Sunday, February 15, 2015

Intergrade American x Eurasian Green-winged Teal

intergrade or hybrid American and Eurasian Green-winged Teal
Intergrade drake American x Eurasian Green-winged Teal. Tijuana River Valley, California. January 18, 2015. Greg Gillson.
The American Ornithologists' Union currently differs from the British Ornithologists' Union in their treatment of two forms of Green-winged Teal. The AOU says that the American and Eurasian forms are just subspecies of the same species (Anas crecca carolinensis for American Green-winged Teal and Anas crecca crecca for the Eurasian Green-winged Teal (also called Common Teal or just Teal)); the BOU classifies them as separate species (Anas carolinensis and Anas crecca).

The Eurasian form of Green-winged Teal "Common Teal" breeds as far east as the Aleutian Islands of Alaska. While most of this population winters southward in Asia, some individuals are regular vagrants that are found annually in winter south to California amid flocks of American Green-winged Teal. Additionally, intergrades (if one considers them subspecies, or "hybrids" if one considers them the same species) are equally frequent--rare, but if you look, you can often find some annually.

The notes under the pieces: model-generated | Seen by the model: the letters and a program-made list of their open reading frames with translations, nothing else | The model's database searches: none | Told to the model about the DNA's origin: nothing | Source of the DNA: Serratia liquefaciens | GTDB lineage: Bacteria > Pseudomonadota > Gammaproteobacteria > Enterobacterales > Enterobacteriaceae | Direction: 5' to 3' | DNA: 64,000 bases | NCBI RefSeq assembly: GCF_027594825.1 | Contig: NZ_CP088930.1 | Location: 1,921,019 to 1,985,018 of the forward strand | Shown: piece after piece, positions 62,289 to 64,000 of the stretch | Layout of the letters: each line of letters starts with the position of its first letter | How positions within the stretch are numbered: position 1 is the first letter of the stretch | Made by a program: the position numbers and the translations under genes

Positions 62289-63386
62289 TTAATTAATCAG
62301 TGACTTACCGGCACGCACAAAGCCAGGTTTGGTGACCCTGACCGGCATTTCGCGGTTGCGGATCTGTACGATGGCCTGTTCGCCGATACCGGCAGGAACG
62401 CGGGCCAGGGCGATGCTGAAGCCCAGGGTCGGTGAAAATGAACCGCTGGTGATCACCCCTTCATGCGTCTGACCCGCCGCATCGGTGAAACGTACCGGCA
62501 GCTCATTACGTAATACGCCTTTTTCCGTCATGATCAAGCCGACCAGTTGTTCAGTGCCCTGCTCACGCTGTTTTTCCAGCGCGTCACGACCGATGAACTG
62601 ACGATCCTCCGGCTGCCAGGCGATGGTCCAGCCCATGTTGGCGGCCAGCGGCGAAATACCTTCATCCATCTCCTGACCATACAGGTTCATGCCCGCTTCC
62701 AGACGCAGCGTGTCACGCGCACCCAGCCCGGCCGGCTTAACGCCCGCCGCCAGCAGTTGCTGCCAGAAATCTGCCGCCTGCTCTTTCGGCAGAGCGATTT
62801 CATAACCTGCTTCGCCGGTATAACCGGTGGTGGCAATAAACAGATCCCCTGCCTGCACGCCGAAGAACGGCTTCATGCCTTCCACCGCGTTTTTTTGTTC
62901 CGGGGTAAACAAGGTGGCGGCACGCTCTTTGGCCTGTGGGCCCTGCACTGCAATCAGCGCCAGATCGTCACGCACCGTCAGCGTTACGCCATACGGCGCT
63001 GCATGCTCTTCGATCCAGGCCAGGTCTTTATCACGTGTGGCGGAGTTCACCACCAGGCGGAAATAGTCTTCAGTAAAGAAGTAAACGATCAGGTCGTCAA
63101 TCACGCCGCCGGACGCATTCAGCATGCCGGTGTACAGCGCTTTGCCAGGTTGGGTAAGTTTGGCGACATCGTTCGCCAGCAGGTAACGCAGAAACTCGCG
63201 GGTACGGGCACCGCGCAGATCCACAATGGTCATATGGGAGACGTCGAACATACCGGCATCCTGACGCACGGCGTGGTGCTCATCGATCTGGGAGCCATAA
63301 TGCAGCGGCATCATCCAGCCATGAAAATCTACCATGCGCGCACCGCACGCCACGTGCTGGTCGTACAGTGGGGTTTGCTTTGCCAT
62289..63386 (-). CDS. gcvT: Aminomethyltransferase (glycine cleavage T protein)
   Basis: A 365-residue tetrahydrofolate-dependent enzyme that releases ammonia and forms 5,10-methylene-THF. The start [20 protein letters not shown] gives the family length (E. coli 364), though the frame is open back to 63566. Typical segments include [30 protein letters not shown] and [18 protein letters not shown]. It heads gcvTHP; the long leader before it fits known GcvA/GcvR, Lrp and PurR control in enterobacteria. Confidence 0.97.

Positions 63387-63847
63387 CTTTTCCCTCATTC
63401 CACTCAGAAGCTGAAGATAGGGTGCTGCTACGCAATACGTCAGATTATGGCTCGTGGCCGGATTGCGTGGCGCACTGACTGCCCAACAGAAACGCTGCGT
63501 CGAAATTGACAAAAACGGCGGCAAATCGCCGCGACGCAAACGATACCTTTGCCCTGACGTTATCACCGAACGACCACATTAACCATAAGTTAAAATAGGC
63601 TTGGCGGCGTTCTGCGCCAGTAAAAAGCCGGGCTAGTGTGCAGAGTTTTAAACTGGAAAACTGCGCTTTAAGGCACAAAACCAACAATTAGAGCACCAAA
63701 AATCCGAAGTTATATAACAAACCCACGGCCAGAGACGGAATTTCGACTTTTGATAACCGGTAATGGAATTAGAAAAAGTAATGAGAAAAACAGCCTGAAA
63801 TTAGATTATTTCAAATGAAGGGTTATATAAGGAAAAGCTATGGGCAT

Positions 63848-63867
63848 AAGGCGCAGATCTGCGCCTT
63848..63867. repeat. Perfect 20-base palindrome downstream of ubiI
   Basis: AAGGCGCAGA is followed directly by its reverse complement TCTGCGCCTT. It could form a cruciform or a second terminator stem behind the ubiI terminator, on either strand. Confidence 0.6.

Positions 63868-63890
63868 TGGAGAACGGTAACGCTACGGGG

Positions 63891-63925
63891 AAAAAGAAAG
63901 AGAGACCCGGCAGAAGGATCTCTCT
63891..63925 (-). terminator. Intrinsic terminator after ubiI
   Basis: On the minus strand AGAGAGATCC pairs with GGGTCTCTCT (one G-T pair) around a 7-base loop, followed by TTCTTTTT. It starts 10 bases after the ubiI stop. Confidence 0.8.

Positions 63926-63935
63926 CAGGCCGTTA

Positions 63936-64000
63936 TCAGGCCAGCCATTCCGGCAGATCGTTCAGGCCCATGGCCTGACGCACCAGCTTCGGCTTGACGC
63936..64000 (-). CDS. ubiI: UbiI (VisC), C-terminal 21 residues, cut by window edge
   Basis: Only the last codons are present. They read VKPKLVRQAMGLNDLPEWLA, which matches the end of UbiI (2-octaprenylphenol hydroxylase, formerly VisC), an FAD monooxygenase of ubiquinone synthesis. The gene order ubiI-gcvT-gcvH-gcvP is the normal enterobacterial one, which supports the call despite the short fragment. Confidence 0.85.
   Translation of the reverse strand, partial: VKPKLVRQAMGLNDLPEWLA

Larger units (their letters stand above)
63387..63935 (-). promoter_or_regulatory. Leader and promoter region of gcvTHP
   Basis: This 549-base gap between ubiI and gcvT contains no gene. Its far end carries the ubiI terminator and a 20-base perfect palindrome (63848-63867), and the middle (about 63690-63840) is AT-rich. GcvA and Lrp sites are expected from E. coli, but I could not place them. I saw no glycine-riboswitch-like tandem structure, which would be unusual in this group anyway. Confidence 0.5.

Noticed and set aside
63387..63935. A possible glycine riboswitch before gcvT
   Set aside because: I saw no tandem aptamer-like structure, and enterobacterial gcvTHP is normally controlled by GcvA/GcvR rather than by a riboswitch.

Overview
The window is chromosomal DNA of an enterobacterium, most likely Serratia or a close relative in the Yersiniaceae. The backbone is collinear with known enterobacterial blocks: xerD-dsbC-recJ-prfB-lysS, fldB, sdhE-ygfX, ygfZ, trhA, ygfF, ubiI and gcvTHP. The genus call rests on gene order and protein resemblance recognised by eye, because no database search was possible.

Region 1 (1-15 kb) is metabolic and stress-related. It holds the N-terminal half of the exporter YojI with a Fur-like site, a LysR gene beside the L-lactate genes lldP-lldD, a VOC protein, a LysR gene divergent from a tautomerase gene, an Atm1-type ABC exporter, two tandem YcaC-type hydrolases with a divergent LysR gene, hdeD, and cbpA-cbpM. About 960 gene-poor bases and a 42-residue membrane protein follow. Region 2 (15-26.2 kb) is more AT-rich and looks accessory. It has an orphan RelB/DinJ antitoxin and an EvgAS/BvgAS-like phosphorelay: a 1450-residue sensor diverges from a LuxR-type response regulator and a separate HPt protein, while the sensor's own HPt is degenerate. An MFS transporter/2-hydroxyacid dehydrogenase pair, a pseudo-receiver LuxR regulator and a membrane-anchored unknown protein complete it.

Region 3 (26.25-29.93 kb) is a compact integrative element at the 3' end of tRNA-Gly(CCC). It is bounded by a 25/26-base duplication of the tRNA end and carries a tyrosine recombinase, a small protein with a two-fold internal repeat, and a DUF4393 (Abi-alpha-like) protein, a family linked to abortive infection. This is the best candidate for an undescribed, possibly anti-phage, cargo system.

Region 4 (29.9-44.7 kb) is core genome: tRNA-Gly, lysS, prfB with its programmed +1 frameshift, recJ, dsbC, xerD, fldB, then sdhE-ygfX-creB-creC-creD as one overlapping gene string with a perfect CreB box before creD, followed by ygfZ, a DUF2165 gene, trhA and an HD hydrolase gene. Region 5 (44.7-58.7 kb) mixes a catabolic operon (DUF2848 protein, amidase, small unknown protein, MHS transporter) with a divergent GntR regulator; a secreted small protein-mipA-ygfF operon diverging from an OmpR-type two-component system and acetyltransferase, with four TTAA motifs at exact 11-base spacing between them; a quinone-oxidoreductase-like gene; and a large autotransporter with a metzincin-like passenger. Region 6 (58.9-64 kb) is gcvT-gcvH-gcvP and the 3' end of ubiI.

Drakes of the American form have a vertical white bar on the side of the breast. The Eurasian form lacks this vertical bar and instead has a white horizontal bar at the edge of the wing. Additionally, the green eye/ear patch on the Eurasian form is surrounded by bolder white lines.

I photographed an intergrade at the Dairy Mart Road "Stick Pond" at the Tijuana River Valley recently. The out-of-focus documentation photo is above. It shows both the vertical and horizontal white bars, and the face markings are midway between the American and Eurasian populations.

Field guide author and artist David Sibley wrote an identification piece and drew artwork on his blog in 2011 about the two forms and intergrades between the two. If you look at his references, he used my earlier photos and discussion from my web site in 2004. Pretty neat!